Gray wolves are carnivores that hunt in packs of up to 36, or on their own, finding prey by chance or via scent. In packs, they are capable of bringing down animals many times the size of an individual wolf, including bison, moose, elk, musk oxen or reindeer. When on their own, they hunt smaller animals such as rabbits or beavers.
According to Animal Diversity Web, wolf society is highly hierarchical, with the alpha male and alpha female being the only wolves in the pack that breed. They also eat first at any kill. The rest of any pack is composed of their offspring and any unrelated wolves they have adopted. Each wolf has its own place in the hierarchy, with the station of those below rising when something happens to a higher-ranked wolf. The pack works as a whole both to hunt and to defend its territory, which can be very large depending on the size of the pack and the availability of food.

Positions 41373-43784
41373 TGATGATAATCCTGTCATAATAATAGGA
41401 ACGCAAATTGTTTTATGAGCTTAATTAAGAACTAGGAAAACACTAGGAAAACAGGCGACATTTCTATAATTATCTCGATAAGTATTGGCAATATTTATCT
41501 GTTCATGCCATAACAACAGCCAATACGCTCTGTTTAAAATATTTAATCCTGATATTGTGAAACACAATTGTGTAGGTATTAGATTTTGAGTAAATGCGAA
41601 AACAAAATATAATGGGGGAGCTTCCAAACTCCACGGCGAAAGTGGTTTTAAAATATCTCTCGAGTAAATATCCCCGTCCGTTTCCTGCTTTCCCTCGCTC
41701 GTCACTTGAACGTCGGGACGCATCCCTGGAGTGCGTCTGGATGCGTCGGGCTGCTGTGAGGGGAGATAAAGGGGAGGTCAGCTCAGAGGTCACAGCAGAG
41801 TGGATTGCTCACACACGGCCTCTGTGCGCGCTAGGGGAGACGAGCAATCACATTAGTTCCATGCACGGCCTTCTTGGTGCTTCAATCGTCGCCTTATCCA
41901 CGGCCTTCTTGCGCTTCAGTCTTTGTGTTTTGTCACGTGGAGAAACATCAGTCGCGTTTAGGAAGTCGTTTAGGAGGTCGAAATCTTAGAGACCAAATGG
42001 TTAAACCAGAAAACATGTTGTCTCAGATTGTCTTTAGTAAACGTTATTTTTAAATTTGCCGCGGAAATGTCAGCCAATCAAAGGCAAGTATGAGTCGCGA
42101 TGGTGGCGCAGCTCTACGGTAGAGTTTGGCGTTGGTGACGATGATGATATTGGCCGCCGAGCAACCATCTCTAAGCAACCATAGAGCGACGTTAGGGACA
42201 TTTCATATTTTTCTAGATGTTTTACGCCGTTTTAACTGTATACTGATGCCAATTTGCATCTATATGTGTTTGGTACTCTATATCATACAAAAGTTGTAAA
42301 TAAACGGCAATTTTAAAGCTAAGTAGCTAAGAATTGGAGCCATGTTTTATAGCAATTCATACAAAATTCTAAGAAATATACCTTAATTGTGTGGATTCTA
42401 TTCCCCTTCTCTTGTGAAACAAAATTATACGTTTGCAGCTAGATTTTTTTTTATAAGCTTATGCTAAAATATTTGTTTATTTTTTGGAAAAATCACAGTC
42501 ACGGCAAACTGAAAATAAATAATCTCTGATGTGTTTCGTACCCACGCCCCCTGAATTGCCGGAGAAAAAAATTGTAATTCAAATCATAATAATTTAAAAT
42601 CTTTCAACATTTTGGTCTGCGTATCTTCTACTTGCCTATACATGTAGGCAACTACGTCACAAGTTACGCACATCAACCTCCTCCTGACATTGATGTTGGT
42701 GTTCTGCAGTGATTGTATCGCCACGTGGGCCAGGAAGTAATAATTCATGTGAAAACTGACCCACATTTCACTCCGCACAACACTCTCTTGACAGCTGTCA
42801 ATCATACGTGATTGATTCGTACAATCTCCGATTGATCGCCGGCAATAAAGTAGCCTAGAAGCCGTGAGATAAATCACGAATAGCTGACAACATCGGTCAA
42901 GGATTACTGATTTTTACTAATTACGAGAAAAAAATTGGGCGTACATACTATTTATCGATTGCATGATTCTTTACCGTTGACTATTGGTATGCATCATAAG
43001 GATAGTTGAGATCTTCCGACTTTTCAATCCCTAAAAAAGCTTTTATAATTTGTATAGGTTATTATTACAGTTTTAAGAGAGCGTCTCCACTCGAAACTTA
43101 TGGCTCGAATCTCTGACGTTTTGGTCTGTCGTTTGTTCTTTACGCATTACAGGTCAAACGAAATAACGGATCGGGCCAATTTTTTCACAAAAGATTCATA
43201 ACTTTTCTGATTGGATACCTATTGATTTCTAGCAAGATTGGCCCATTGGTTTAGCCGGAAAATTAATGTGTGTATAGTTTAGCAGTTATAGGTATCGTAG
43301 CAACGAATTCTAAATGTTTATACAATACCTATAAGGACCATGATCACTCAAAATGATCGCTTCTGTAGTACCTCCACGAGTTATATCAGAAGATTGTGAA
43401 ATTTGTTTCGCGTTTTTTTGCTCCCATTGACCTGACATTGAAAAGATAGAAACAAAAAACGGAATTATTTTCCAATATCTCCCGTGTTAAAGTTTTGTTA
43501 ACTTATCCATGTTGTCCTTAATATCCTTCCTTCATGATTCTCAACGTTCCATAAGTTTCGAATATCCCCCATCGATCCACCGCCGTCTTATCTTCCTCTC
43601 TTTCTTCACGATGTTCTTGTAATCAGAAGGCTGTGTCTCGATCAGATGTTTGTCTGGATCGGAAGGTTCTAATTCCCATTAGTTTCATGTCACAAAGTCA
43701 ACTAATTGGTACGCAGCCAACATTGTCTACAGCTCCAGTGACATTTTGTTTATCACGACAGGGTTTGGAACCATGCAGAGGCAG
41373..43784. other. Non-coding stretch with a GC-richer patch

Gray wolves are peak predators and have few predators themselves, although general human activities, particularly habitat destruction and deliberate hunting, have reduced them to a much smaller number and range than they once occupied. They were once ubiquitous throughout the northern hemisphere. Wolves are occasionally killed by other wolves or by packs of coyotes.